Friday, February 10, 2012

Arty Farty Friday ~ Alphonse Mucha

A post buried deep in my earliest archives (2006), features Alphonse Mucha. The post is in need of expansion and titivation. Here's a new, and I hope much improved, version.

How could I not adore Alphonse (properly Alfons) Mucha's work? He even acknowledges astrology in his illustration "Zodiac" (left).

His work became very popular very quickly after an early period as the proverbial "starving artist". With 4 planets in Leo (see chart later in this post) he was not destined to starve for long!

Alfons Maria Mucha, now usually referred to as Alphonse Mucha was born in a small rurally situated town in what used to be Moravia, now the Czech Republic, but then part of the Austrian/Austro-Hungarian empire. The young Mucha must have been influenced by Bohemian and Moravian folk lore, a certain spirituality balanced by a more prosaic Slav nationalism.

He was naturally drawn to the arts, and though his acceptance to the cathedral choir in Brno indicates he was no slouch in the music department, his true loves were drawing and painting. Rejected by Prague's Academy of Fine Arts he moved to Vienna and took work as a theatrical scene painter. After his employer went bankrupt Mucha acquired a patron, Count Carl Khen who provided financial help towards formal art training for the young Mucha, while the artist restored portraits and painted murals in the Count's castle.

Mucha went on to further training in Munich and Paris, supplementing his patron's allowance by producing illustrations for use in magazines, books, and the theatre, also designing costumes for theatrical productions. At age 27 Mucha found himself without a patron. The Count's financial assistance dried up. He became the stereotypical starving artist.

The turning point in Mucha's fortunes came at the end of 1894, in Paris, when he volunteered to produce, in two weeks, a poster to advertise a play, Gismonda, starring the illustrious Sarah Bernhardt . The poster caught the imagination of the theatrical star and of the public in general.

To 21st century sensibilities the poster seems attractive but hardly sensational - but in 1894 little of the kind had ever been seen by the genral public: distinctive styling, richly decorative but with deceptively simple draughtsmanship and muted colours. Although Mucha himself never desired his work to be labelled Art Nouveau, it was undeniably in the avant garde of that genre, and much copied later on.

Numerous lucrative commissions followed for poster, designs, jewelery and artwork of all types. His posters are still well-known to all lovers of Art Nouveau.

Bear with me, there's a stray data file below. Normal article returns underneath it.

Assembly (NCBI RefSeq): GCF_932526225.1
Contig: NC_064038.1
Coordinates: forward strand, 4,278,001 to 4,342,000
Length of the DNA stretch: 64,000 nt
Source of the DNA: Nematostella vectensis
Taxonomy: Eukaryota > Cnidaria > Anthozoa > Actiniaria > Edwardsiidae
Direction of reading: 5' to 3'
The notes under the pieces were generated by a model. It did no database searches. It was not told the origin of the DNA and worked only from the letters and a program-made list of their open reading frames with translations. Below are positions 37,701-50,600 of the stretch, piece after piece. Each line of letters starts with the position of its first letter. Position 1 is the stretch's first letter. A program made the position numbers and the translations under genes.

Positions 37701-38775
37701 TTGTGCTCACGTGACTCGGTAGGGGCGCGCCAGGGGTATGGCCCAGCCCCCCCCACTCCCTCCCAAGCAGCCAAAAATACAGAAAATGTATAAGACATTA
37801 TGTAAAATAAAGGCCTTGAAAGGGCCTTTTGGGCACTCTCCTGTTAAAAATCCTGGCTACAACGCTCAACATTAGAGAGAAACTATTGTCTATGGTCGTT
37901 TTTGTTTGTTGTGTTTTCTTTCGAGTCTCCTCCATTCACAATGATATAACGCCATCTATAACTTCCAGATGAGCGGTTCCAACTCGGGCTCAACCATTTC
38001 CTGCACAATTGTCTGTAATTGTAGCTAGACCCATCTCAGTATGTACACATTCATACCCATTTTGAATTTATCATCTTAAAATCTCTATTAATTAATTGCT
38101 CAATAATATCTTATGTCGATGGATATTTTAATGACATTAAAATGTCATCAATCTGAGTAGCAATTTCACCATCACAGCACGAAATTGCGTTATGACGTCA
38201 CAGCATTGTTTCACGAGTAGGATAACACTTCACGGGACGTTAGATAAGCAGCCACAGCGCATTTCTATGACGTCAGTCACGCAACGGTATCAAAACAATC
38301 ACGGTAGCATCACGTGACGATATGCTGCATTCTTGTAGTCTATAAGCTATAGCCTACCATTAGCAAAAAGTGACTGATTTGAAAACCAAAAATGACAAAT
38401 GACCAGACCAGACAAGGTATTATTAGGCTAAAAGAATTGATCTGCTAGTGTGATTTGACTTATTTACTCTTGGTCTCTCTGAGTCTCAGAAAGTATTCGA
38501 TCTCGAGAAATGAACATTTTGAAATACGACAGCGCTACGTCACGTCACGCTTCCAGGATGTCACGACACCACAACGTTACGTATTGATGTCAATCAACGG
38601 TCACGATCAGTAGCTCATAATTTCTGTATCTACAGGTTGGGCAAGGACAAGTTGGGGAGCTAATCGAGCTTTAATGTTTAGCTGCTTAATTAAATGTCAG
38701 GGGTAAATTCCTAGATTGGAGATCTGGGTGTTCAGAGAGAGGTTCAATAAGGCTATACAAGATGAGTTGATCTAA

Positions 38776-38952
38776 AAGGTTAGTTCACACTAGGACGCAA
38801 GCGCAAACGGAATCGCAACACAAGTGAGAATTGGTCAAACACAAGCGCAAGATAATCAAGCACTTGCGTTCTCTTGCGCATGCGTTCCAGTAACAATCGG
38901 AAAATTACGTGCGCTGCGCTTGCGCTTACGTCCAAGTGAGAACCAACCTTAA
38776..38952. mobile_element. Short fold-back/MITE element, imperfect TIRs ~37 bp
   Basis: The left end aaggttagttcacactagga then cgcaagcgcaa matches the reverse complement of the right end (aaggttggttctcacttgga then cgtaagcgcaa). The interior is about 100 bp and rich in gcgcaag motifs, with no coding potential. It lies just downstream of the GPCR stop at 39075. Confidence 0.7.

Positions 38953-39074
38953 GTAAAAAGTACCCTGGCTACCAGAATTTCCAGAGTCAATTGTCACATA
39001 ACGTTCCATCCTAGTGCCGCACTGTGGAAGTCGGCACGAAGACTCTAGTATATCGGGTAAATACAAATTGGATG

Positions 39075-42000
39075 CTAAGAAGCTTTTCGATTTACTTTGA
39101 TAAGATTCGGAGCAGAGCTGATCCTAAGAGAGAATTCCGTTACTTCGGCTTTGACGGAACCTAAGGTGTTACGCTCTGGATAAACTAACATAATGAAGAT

Mucha's success peaked around 1900. He took part in the Paris World Exposition. In 1904 he travelled to the USA, where he produced wall decorations, stage settings and portraits during a prolonged stay in New York. He also taught drawing and compostition at the Chicago Art Institute.

Shortly before World War I, back in his homeland he spent 16 years creating a series of 20 murals - The Slav Epic. But his Slavic dreams were to be shattered. In a 1933 painting of one of the mural panels, Light of Hope, a maiden shines her lantern on a despondent figure, representing Mucha’s fear of the rising Third Reich. Below: Mucha at work on The Slav Epic

On 14 July 1939 Alfons Mucha died in Prague shortly before the invasion of Czechoslovakia by German troops. He caught pneumonia after having been interrogated by the Gestapo.

During the next era, his work was largely forgotten, but came to the fore once again in the 1960s and 70s.

A detailed biography, from which much of the information above has been culled, is available as the text of an interesting lecture by Ian Johnston available at Kunstpedia:
An Introduction to the Work of Alphonse Mucha and Art Nouveau

Mucha was born on 24 July 1860 in Ivancice in what is now the now Czech Republic. No time of birth is available, so the rising sign as shown will not be accurate, nor will degree of the Moon; but Moon would have been somewhere in Libra whatever his birth time.

Sun, Jupiter, Mercury and Saturn were all in Leo as Mucha came into the world. Moon in Libra, Venus in Cancer - Moon and Venus were in what astrologers term "mutual reception" - that is in each other's sign of rulership, making for a strengthening and blending of sensitivity and artistic talent. Neptune (creativity) in its home sign, Pisces also reflected that delicate, almost spiritual, flowing style of his.

This artist has left us, and generations of the future, his gentle appreciation and celebration of femininity at its best.

This poster for Mucha's first one-man exhibition is an example of symbol-inspired pictorial language. A young girl - probably symbolic of the visual arts is holding a drawing board, upon which are various symbols with hidden meaning:
"... a heart, threatened with thistles by stupidity, with thorns by genius and with blossoms by love", as a contemporary critic put it.

Alphonse Mucha is remembered in our bedroom, where The Four Arts set lives, nicely framed. He produced several sets, or series of 4 related pieces - for instance: The 4 Seasons; The 4 Arts; The Times of Day; Moon and Stars.

Poetry from a set of The Four Arts

Morning Star From the set of 4 Moon and Stars

The Seasons

Mucha sketches

Maud Adams as Joan of Arc, 1909


Part of The Slav Epic exhibited.


Anonymous said...

Hi,I'm from the Czech republic and growing up we had some of Mucha's paintings in our house.I always liked them, and I thought that Alphonse was very talented painter.
Thank you...

Twilight said...

Anonymous ~~~ Hi there! And thank you for stopping by to comment -
I am very pleased to know someone from the Czech republic has seen the post and enjoyed it.